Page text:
Democracy only gives us a few shots at this, so take it
Quebecers of all shapes, sizes, races, languages and creeds will head to the polls next Tuesday, and decide the future of the province together. How the day will play out is anyone’s guess, but one thing remains perfectly clear: there has never been a more important time to vote. Maybe you’re a member of the silent majority, eager to put the mess of the student boycott behind you. Maybe you’ve decided the incumbent government is beyond repair and due for a transition. Maybe you’ve decided the PQ’s politics of divisiveness aren’t to your liking. Maybe you feel the Coalition Avenir Quebec’s spending promises are too unwieldy and cannot be reconciled with the economic realities we currently face in this province.
On Sept. 4, we – yes, Mme. Marois, all of us Quebecers no matter the language we speak, the colour of our skin and whether or not we listen to Marie-Mai or not – will vote to decide the stewardship of the province for the foreseeable future and what a job we have ahead of us.
Questions still abound on the economy (the Parti Quebecois still haven’t revealed their spending priorities and have said they won’t, other than to commit more millions to language enforcement), last winter and spring’s student uprising (although the boycott of classes hasn’t quite had gotten the traction it might’ve had the vote been held last May, amid the identity and nationalism discussions that have dominated the campaign thus far.
The four incumbent West Island MNAs, Liberals Geoff Kelley, Yolande James, Francois Ouimet and Pierre Marsan held a press conference last week, with their initial emphasis landing on getting the vote – no matter who that vote supports -- out.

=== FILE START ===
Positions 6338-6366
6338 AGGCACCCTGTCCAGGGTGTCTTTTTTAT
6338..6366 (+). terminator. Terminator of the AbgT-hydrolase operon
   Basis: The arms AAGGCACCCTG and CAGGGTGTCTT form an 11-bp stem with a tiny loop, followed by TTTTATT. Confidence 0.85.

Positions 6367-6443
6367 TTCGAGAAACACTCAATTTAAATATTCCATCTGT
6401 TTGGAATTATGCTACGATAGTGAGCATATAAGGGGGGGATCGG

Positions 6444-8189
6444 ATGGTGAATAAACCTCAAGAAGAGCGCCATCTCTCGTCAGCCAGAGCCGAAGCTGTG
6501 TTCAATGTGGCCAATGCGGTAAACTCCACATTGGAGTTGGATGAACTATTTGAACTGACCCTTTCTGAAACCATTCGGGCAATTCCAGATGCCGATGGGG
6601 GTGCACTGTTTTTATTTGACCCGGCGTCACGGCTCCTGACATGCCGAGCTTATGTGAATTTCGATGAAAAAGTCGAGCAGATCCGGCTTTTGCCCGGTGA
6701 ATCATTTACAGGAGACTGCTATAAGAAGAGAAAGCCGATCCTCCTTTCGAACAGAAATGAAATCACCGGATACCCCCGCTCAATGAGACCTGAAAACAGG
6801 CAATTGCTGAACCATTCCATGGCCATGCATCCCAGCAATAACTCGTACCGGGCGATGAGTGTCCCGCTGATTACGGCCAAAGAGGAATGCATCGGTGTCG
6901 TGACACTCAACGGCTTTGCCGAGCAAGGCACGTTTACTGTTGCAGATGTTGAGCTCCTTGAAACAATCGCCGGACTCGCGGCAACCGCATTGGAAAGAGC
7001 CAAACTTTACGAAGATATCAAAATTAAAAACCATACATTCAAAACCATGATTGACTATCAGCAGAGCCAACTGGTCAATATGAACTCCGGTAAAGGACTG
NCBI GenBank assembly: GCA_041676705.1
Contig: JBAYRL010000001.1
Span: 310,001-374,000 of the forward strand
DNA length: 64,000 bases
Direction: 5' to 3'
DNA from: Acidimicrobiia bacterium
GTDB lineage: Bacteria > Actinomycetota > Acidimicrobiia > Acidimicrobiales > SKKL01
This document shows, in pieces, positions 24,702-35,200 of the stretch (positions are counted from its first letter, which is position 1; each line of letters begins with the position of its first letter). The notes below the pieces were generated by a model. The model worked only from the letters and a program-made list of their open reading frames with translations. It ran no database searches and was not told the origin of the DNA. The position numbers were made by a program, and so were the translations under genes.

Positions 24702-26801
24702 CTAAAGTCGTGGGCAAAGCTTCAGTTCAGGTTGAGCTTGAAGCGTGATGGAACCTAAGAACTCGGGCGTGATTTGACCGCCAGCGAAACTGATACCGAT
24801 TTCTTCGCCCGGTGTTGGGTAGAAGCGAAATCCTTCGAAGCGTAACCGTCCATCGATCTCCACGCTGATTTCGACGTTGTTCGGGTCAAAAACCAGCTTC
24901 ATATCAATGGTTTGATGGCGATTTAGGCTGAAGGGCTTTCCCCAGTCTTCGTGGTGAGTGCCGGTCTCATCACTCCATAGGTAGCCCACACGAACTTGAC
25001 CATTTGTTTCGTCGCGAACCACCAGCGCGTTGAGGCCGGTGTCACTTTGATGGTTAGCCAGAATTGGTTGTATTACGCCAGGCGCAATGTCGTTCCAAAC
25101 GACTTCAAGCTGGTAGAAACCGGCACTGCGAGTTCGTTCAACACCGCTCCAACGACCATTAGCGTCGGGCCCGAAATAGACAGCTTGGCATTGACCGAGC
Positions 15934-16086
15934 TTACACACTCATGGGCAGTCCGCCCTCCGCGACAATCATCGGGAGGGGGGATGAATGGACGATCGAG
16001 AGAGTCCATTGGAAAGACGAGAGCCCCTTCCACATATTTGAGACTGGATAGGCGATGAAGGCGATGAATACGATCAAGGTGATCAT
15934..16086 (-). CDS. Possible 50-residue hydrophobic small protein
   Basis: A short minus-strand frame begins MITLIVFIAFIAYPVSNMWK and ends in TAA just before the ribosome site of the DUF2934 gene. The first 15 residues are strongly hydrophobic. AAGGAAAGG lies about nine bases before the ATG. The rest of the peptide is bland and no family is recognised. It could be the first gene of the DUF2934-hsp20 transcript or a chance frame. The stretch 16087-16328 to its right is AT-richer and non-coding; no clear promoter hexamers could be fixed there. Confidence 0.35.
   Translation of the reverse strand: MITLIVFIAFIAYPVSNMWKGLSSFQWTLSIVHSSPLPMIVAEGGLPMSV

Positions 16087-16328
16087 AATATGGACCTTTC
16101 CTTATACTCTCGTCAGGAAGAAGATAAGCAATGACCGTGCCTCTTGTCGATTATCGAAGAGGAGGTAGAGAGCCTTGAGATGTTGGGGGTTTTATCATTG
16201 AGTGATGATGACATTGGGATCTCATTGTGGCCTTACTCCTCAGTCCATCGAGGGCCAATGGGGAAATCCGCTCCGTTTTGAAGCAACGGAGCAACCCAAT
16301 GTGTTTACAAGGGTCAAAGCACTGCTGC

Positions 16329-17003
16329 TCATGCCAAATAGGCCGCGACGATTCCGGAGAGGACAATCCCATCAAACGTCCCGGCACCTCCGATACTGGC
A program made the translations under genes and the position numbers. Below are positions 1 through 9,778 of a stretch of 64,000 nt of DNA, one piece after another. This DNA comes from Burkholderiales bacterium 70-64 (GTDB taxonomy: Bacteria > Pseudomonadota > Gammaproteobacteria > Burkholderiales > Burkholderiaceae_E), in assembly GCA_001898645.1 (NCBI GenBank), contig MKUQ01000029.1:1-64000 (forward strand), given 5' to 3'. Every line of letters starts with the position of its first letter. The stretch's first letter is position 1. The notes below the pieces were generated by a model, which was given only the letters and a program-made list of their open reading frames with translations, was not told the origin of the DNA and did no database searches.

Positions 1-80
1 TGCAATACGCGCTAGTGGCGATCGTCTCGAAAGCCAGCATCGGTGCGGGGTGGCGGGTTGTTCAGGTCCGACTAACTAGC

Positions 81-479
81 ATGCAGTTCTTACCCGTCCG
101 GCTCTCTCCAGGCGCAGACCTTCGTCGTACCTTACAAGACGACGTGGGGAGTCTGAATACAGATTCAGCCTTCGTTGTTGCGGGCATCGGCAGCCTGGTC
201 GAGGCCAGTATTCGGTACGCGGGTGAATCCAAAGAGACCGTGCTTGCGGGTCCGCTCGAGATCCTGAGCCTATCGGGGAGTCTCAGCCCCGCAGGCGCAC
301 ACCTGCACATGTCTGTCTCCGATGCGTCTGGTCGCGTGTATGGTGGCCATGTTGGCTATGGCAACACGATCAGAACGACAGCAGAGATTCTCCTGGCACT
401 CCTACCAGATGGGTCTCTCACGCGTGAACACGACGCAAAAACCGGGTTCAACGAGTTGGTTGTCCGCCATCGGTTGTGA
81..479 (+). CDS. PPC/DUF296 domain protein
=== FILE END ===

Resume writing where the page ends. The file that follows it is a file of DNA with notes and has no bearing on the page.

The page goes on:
And they’re right.
The future of the province, and possibly our country, depends on it. Yes, those sound like alarmist notions, but the reality is that a PQ government will commit to a referendum as soon as its leader thinks one is winnable, and thus, anglophones find themselves at a crossroads, faced with voting for a leader who has consistently sided with nationalism over individual rights every chance he’s gotten in Jean Charest, a former PQ minister who has painted over his separatist stripes in Francois Legault, Marois, whose rhetoric of ‘nous’ vs. ‘les autres’ has inflamed the regions and will likely help her gain power. Other fringe parties remain, such as left-wing Quebec Solidaire, a sovereignist party that embraces left-wing values and inclusiveness, the Green Party of Quebec, Option Nationale and the Union des Citoyens de Quebec (UCQ). It’s your choice, and you don’t have to vote, but as the old saying goes, ‘you get out of something what your put into it,’ and if you don’t bother to vote, don’t complain when the government does something you don’t like.
On Sept. 4, get out and vote. It’s your future. Might as well have some say in it.